As the dangers in the town where he lives continue to grow, Graham feels it would be safest to reach his family cabin on the Skagit River.

He and the boy – named Bang – are off to a rocky start. They pick up twins Macy and Marcy, and a German Shepherd police dog names Sheriff, along the way. When they reach the cabin they find it already inhabited by Tala, a Native American woman suffering a miscarriage, and an old black man named Ennis.

I will leave the premise there so as not to divulge too much.

If you think this is like Stephen King’s The Stand, think again. The Stand has a degree of mysticism: people compelled to meet an old black woman in the middle of nowhere for no reason any of them could fathom.

There is no mysticism here. But there is plenty of stark reality.

On the upside (if there is one) of a pandemic is all the electricity, water and cars still work. Until a human is required to flip any switches to keep the electricity and water running.

Shaw depicts reality with compassion while still gripping the reader with fear. In any post-apocalyptic situation, crazies run amuck and Shaw doesn’t pull any punches with the dangers lying in wait for those unprepared.

Her characters are vivid; most people could relate to them as they each recover from their losses and go about building a new family. Achieving a degree of normalcy after such an event is a day-by-day trial and error experience. They work and learn together how to survive.

If you read closely, you could learn what is needed to survive just about any apocalypse.

There are errors, but the story is compelling and well-written. This book is a good read and well worth it.

Visit A.R. Shaw’s website 

Purchase The China Pandemic here 

Pen has self-published 20 titles in print and e-book formats. Her latest endeavor, Nero’s Fiddle, is a fictitious account of an EMP attack on the United States with women heroes. Visit Nero’s Fiddle website follow her on Twitter @penspen or visit her website at www.penspen.info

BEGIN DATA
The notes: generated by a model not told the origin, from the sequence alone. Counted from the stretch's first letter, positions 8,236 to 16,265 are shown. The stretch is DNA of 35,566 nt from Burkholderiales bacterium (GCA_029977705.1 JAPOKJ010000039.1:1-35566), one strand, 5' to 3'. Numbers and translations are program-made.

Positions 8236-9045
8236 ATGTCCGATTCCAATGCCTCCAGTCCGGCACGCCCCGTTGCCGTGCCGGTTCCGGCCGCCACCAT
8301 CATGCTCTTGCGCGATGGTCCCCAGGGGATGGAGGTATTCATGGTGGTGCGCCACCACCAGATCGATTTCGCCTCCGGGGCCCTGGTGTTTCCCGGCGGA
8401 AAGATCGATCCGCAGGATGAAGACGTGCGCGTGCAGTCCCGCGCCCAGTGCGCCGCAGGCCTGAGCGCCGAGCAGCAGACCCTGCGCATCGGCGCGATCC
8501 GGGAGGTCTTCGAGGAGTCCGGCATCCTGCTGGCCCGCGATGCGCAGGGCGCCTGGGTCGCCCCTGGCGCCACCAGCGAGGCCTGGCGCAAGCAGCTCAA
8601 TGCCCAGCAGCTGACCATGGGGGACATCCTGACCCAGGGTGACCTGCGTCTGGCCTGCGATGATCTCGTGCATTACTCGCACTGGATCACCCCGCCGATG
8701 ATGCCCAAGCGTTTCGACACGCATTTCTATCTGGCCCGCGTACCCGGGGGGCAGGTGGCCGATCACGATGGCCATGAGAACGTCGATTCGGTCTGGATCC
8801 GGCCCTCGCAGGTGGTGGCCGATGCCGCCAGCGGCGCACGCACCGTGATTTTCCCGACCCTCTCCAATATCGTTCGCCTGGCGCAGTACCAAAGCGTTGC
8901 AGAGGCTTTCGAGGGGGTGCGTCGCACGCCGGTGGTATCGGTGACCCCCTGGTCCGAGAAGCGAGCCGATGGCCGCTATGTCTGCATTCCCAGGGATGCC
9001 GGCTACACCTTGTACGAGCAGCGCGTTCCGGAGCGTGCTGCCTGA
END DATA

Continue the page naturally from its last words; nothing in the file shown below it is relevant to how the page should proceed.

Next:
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theendcover

Book Review: The End

G. Michael Hopf

Print Length: 408 pages

ISBN: 1478195487

Publisher: Plume (October 30, 2013)

Sold by: Penguin Group (USA) LLC

The title is The End but, in truth, it is the beginning.

On December 15, 2014, civilization as we know it comes to an end. Surviving the ordeal is the beginning.

Mr. Hopf paints an incredibly realistic picture of what could happen if this nation were struck with an Electromagnetic Pulse as well as nuclear strikes. He skillfully tackles every aspect of daily life: community, military and political.

On the community level, we are focused on the neighborhood of Rancho Valentino, close to the city of San Diego. As civilization breaks down in the weeks after the initial attacks, the reader is witness to neighbor turning against neighbor in the quest for survival. Gordon Van Zandt’s first priority is to ensure the survival of his family, no matter the cost.

On the military front, we witness General Barone as he and his Marines go rogue. Contradicting orders to help with clean up on the East coast, Barone heads his men and an amphibian ship to California so they might find their families. Going against orders pits Americans against one another and Gordon’s brother Sebastian Van Zandt gets caught in the middle.

In the political arena, with Washington, DC wiped out by an outright nuclear attack, Speaker of the House Brad Connor is now the new President. Connor isn’t accustomed to giving orders but he toughens up fairly quickly.

The government has its own hard-wired Internet system in an attempt to preserve a functioning government and to keep abreast of events. Of course, the government has hidden bunkers across the United States to also ensure a functioning government.